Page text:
The lung computed tomography (CT) images were taken using a small-animal CT system, Latheta LCT200® (Hitachi, Ltd. Tokyo. JAPAN). The mice are sedated, then inserted into the CT machine and imaged with the following settings: Imaging condition, lung; Pixel size, 48 μm; Slice thickness, 192 μm; Slice interval, 192 μm; X-ray voltage, Low; Scale of tomographic image, − 700 to + 100; and Respiratory synchronization, “Yes”. Of the 70 slices taken of the whole lung field, 40 slices in the center were used for analysis.
After the CT images were saved as JPG files, images of the inside of the thorax were extracted and converted to 8-bit grayscale. ImageJ (National Institutes of Health, Bethesda, Maryland) was used for subsequent image analysis. To trace the areas in the lung containing air, the “Threshold” program was set at “Range: 0–136”. To measure the area, the following settings in “Analyze Particles” program were used: Size (inch^2), 0 -Infinity; Circularity 0.00–1.00; and Show Bare Outline (the obtained area value was defined as A). When this area value A included components which should be excluded, such as pulmonary vessels, a correction was performed. To calculate the area value of the components to be excluded, the "Threshold" program with Range "137–255" and "Analyze Particles" program with Size (inch^2), 0–Infinity; Circularity 0.00–1.00; Show Bare Outline was used, and the obtained area value was defined as B. The area obtained by subtracting B from A was the true air-containing region. The air-containing capacity of the whole lung field was calculated by integrating the slice width and the area containing air as detected above.
Hematoxylin and eosin and elastica masson staining
The left lung was fixed with 4% paraformaldehyde dissolved in phosphate buffered saline (PBS) for 2 days, embedded in paraffin, then sliced into 4-µm sections. Hematoxylin and eosin (HE) staining and Elastica Masson (EM) staining were performed using standardized protocols by skilled technicians in the Central Research Laboratory at Okayama University. Images were automatically captured using the Nano-Zoomer 2.0RS slide scanner (Hamamatsu Photonics, Shizuoka, Japan) and analyzed using NDP.view2 software, (Hamamatsu Photonics, Shizuoka, Japan). Twenty high-magnification images (total magnification 400×) of HE-stained tissue were captured randomly from one slice, and evaluated using the Lung Injury Score  to quantitate the extent of histologic lung injury and the Ashcroft Score  to quantitate fibrosis.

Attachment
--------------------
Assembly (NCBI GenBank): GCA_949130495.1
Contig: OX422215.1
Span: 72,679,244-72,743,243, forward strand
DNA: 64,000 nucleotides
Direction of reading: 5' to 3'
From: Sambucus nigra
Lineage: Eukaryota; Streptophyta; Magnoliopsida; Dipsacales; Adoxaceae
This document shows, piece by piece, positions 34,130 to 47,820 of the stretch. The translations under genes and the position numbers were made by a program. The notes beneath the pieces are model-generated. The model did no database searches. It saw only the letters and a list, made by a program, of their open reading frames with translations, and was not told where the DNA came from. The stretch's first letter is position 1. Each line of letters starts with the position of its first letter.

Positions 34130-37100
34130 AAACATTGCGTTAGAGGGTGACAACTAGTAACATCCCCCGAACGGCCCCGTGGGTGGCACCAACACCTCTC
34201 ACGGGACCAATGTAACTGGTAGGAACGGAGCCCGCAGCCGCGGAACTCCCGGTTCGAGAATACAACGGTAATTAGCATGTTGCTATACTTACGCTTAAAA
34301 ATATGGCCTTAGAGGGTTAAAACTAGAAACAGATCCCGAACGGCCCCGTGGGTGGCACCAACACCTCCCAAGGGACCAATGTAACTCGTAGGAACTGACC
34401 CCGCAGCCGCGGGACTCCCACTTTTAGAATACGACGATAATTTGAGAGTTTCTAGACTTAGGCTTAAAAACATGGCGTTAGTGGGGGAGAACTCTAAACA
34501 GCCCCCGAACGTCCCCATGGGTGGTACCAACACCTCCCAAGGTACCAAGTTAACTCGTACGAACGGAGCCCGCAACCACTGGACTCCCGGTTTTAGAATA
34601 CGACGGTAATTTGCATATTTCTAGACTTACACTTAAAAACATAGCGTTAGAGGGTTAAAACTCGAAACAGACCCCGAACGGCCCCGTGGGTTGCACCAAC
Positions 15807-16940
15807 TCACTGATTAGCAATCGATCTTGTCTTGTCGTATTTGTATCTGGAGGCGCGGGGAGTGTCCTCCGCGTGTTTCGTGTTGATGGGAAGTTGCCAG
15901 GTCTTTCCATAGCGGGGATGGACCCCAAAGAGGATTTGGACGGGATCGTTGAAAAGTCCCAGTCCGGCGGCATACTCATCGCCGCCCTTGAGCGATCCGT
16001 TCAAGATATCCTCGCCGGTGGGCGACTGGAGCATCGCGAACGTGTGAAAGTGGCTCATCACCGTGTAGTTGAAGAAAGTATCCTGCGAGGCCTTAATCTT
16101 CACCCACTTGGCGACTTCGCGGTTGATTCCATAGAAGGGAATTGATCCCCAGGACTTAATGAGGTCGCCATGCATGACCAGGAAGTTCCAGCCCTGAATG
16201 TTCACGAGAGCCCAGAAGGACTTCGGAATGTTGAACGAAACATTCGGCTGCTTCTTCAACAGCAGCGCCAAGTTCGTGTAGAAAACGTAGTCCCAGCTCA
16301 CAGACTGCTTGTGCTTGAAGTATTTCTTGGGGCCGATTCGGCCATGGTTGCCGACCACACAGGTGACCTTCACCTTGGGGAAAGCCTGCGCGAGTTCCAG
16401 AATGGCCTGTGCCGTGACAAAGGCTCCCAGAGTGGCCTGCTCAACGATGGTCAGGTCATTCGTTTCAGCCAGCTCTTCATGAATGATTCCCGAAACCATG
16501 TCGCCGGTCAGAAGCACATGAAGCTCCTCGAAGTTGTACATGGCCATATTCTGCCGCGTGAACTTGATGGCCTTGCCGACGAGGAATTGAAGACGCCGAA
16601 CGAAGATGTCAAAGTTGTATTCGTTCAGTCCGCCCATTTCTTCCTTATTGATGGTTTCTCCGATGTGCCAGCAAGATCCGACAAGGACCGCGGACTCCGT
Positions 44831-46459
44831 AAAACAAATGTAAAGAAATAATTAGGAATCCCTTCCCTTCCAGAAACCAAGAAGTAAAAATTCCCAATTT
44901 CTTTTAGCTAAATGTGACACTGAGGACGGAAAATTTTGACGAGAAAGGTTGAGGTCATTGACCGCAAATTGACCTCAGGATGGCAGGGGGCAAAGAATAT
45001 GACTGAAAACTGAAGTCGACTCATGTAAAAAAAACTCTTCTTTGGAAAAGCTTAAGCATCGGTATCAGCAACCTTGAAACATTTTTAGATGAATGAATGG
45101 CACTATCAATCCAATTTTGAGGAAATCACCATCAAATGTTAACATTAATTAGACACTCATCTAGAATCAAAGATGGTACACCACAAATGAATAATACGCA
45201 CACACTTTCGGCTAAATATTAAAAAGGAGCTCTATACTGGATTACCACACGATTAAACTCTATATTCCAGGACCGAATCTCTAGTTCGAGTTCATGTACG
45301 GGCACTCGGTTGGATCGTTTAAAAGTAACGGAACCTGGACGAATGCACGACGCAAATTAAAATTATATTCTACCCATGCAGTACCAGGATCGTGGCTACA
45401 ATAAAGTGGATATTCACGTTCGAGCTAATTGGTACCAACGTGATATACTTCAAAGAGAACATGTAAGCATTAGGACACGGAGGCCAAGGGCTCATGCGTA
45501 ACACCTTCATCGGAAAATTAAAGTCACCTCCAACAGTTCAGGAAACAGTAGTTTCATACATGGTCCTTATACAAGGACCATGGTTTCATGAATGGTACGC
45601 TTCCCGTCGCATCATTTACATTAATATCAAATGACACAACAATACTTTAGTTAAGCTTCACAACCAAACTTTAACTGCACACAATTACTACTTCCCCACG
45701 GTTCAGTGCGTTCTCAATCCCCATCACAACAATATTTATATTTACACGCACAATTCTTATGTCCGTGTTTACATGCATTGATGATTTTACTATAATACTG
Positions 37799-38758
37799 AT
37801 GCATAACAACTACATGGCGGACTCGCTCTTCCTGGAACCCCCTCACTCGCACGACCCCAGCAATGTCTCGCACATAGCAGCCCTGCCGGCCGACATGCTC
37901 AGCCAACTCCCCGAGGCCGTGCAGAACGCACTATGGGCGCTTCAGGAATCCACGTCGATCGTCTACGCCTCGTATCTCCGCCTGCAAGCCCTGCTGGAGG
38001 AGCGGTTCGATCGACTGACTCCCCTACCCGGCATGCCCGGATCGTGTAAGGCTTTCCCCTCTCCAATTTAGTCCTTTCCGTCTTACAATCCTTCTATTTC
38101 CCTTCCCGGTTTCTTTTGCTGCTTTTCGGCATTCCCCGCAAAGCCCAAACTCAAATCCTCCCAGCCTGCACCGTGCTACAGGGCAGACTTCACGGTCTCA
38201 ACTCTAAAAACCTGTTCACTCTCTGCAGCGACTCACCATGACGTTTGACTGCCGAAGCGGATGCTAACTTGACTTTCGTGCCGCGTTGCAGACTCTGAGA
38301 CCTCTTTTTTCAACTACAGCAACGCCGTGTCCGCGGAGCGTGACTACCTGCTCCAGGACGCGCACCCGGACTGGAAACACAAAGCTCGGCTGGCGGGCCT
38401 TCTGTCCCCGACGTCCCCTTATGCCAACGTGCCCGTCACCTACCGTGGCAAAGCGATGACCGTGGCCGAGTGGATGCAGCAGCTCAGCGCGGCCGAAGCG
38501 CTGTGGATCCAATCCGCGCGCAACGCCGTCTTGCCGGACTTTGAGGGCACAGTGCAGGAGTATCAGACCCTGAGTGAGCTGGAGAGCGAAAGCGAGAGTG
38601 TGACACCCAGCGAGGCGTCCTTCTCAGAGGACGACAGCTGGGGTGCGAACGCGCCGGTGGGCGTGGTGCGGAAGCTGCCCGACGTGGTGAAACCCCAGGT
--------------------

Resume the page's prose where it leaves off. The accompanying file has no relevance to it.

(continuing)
SYBR Green 2-step real-time reverse transcriptase polymerase chain reaction
Messenger RNA levels for interleukin (IL)-6, IL-4, IL-10, IL-13, collagen type I, fibronectin, and ribosomal protein L4 (RPL4) were assessed using SYBR Green, 2-step, real-time, reverse-transcription PCR. RNA extraction was performed with the Nucleospin® RNA kit (Takara Bio Inc., Kusatsu, Japan) using powdered lung tissue (30 mg) according to the manufacturer’s instruction. Total RNA (1 μg) was reverse transcribed with ReverTraAce® qPCR RT Master Mix (TOYOBO Inc., Osaka, Japan). The mixture for SYBR Green PCR was prepared using THUNDERBIRD SYBR qPCR MIX (TOYOBO Inc., Osaka, Japan) and primers (Additional file 2: Table S2). The thermal cycling protocol activated the polymerase for 10 min at 95 °C, followed by 40 cycles of 95 °C for 15 s, and 60 °C for 1 min in a StepOnePlus Realtime PCR machine (Thermo Fisher Scientific, Waltham, Massachusetts).
Bronchoalveolar lavage fluid assays
Bronchoalveolar lavage fluid (BALF) was collected by injecting 1 mL of PBS into the trachea, flushing it in and out 5 times, and then collecting the fluid. After centrifuging at 500 × g at 4 °C, the supernatant was collected, and the total protein concentration was measured via bicinchoninic acid (BCA) assay using the Pierce BCA Protein Assay Kit (Thermo Scientific, Waltham, Massachusetts). Turk's staining solution (200 μL, Nakarai tesque, Kyoto, Japan) was added to the precipitate to stain leukocytes, and the cells were counted using a Burker-Turk counter. To examine IL-6 expression in alveolar macrophages, RT-PCR of BALF cells was performed. Cells were collected by centrifugation from BALF, re-suspended in the lysis buffer included in the Nucleospin XS® RNA kit (Takara Bio Inc., Kusatsu, Japan), and immediately frozen by liquid nitrogen. Then, RNA was extracted according to the manufacturing instructions. The amount of total RNA was 70–100 ng per sample. cDNA was obtained by reverse transcription with ReverTraAce® qPCR RT Master Mix, and real-time PCR for IL-6 was performed.
Powdered frozen graft tissue (30 mg) was mixed with 300 μL of radioimmunoprecipitation assay (RIPA) buffer, which is consisted of 50 mM Tris–HCl (pH 8.0), 150 mM NaCl,1% Igepal® CA-630 (Merck, Darmstadt, Germany), 0.5% Sodium deoxycshoate, 0.1% sodium dodecyl sulfate (SDS) and 1 mM EDTA, and cOmplete™ Mini Protease Inhibitor Cocktail (Merck. Darmstadt, Germany). After homogenizing and measuring the protein concentration, samples were further dissolved in SDS-PAGE sample buffer (62.5 mM Tris–HCl pH 6.8, 10% glycerol, 2% SDS, bromophenol blue) to 1 μg/μL.